Jurgis Rudkus: Protagonist and Hero of the Jungle

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The protagonist of the book, Jurgis Rudkus, is a dynamic character. With almost every chapter, Jurgis grows into a different kind of person. In the initial stages of the novel, the two most striking features of Jurgis' personality are his physical presence and his simple, peasant mindset. In the novel's opening scene, he is described as 'he with the mighty shoulders and the giant hands' and 'great black eyes with beetling brows.' He is so strong that he is capable of carrying 250 pounds with ease. The emphasis on Jurgis' strength is not incidental; his physical attributes play an important part in shaping his outlook and, ultimately, his life. Even though the novel is set in America, Jurgis has spent most of his life in the forests of Lithuania.

His perspective on life at the outset of the novel is rural. For example, Jurgis fails to appreciate why the other workers criticize the packers and are almost servile in his gratitude for having been chosen to be part of this great industrial activity. Unused of dishonesty and extreme exploitation, he sees only the apparent efficiency of the system, not its brutality. His fellow workers recognize his ignorance: 'It is plain that you have come from the country, and from very far in the country,' remarks one. Jurgis has trouble with the arrogance of youth, health, and strength and laughs at the stories of men broken by the stockyards. His essentially hopeful and positive attitude toward life has not dimmed even after his introduction to Packingtown.

He is confident that, with his strength, he will be the best worker. Again, Jurgis is no rebel. Even though the working conditions are treacherous, the speed set by the pacemakers is murderous, and the weaker men are collapsing, Jurgis enjoys the work! Having lived in a rural area, he is suspicious of new ideas and dislikes people who support them. So, when the representative of the butcher-helpers' union first approaches him, Jurgis is intensely hostile to the man. Jurgis is also endowed with passion: he refuses to rest until he has won Ona; tenderness: he cares deeply for his old father and also wants to protect him from all the hardships of life; love: he initially dotes on Ona and later his son; and compassion: he is determined to educate Elzbieta's children.

But Jurgis is also very narrowminded and quick-tempered, both attributes that lead to his near destruction. Life in Packingtown transforms Jurgis. Little by little, he is robbed of his strength, health, and spirit and reduced to an almost animal-like existence. His ignorance is worse; he does not comprehend the forces that are destroying his life. This further serves to make him bitter and destroy his goals and humanity. An example is Little Stanislovas. Jurgis shifts from wanting to educate the boy to reluctantly pulling him out of school during a financial crisis to brutally beating him to force the terrified boy to go to work in the winter.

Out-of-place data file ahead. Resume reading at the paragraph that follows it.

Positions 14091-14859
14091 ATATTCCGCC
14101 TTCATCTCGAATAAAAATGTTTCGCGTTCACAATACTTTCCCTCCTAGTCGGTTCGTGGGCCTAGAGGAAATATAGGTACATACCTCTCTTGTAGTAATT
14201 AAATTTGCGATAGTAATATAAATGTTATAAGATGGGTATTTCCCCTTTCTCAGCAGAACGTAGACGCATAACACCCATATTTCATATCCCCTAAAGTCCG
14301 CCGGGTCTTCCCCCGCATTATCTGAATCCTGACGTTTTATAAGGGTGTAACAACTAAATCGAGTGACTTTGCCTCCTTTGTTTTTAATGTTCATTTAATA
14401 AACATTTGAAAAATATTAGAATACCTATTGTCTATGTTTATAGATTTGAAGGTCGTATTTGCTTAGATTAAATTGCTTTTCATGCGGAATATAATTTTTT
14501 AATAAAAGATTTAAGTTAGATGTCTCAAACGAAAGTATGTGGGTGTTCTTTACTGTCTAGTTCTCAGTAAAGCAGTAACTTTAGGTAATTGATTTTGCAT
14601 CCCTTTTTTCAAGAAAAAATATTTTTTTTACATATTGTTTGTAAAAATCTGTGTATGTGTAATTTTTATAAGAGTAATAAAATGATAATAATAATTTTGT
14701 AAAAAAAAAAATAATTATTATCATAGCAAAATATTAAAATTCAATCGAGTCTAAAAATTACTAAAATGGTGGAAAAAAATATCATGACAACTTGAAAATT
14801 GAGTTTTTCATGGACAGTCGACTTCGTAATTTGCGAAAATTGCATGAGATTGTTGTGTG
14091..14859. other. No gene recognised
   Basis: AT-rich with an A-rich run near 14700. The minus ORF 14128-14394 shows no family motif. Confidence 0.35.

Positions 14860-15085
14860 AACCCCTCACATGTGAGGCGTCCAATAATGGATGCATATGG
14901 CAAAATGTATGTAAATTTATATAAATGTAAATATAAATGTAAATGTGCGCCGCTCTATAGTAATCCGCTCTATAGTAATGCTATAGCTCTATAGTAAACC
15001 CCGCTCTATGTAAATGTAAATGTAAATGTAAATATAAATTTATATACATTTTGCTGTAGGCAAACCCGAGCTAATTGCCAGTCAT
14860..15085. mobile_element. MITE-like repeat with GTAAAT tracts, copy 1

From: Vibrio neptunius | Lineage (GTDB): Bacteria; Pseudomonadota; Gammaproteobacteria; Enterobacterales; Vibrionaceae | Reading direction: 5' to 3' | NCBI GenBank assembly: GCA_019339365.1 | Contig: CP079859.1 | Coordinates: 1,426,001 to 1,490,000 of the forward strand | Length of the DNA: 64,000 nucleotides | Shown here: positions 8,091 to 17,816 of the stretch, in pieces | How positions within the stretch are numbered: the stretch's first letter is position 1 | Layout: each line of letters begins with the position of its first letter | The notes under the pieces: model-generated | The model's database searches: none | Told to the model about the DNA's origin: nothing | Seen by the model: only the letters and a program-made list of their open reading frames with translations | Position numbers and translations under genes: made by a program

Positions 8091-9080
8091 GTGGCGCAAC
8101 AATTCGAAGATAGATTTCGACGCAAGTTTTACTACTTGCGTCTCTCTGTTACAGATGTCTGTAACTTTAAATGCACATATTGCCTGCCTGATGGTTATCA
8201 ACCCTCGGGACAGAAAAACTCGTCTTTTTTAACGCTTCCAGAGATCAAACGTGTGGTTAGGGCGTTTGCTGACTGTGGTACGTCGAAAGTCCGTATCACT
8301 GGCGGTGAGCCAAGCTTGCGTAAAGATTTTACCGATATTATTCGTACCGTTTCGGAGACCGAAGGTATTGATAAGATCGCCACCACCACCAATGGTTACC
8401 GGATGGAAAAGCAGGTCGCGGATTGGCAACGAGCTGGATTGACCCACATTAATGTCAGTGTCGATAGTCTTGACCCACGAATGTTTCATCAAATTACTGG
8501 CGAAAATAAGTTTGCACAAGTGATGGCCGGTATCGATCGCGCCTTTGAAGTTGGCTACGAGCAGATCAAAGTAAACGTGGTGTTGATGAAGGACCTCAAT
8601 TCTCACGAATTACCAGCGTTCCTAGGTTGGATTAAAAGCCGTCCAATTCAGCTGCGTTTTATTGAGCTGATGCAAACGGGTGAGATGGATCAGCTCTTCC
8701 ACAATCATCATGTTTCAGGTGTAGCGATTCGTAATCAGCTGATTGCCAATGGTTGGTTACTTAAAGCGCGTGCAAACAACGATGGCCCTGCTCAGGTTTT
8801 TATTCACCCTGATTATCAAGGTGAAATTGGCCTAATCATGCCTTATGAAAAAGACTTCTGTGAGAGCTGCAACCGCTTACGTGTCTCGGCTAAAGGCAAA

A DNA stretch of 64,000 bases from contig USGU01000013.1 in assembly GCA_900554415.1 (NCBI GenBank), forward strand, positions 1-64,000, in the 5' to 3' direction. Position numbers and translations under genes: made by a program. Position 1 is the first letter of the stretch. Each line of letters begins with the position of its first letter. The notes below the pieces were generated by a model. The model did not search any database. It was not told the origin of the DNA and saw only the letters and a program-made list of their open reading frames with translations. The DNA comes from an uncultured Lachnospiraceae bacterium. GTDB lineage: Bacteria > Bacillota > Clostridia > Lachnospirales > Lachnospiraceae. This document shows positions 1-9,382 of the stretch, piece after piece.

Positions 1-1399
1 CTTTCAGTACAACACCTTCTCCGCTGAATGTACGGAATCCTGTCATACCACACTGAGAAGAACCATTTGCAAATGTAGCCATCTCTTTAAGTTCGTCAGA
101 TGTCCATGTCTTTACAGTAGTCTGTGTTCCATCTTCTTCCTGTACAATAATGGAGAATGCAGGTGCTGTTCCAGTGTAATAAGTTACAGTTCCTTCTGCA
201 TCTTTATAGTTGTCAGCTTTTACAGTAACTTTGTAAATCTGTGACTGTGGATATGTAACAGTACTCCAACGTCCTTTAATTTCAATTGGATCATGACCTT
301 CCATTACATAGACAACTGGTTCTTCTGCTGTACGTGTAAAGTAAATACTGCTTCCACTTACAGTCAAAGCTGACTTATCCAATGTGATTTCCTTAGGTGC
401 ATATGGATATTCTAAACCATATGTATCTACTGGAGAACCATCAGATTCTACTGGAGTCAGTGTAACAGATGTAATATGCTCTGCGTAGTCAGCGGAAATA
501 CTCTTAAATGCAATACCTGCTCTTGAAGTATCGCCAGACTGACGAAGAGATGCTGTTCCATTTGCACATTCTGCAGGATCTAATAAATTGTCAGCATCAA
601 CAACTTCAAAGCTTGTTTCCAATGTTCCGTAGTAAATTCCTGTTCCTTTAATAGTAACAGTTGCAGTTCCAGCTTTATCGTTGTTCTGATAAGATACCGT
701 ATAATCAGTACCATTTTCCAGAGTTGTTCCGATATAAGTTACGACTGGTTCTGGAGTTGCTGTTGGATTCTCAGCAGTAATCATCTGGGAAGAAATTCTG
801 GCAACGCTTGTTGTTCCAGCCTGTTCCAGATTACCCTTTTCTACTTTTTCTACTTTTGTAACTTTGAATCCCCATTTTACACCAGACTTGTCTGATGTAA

Most inhuman is Jurgis' treatment of Ona; he is so weighed down with his own problems that even her crying at night eventually has no effect on him. Their relationship reaches its depths when Jurgis barbarically forces Ona to confess her relationship with Connor and then reacts without sympathy to her situation. It is a measure of Jurgis' immaturity and hot-headedness that Ona is afraid to confide in him and has to hold on to her horrible secret and suffer alone. Jurgis' dependence on drink and his abandonment of the family after little Antanas' death also points to a weakness and instability in his character that was only kept in check by his love for Ona and their son. Once these two die, Jurgis' weaknesses overcome his strengths, and his slide into begging, crime, and trickery is swift. But Jurgis evidently has very little reserves of strength, resilience, and character. Even from the worst depths, he pulls himself up when he sees a glimmer of direction at the socialist meeting and rises once again from the depths to which Chicago has reduced him.

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Jurgis Rudkus: Protagonist and Hero of the Jungle. (2023, Mar 07). Retrieved April 22, 2024 , from
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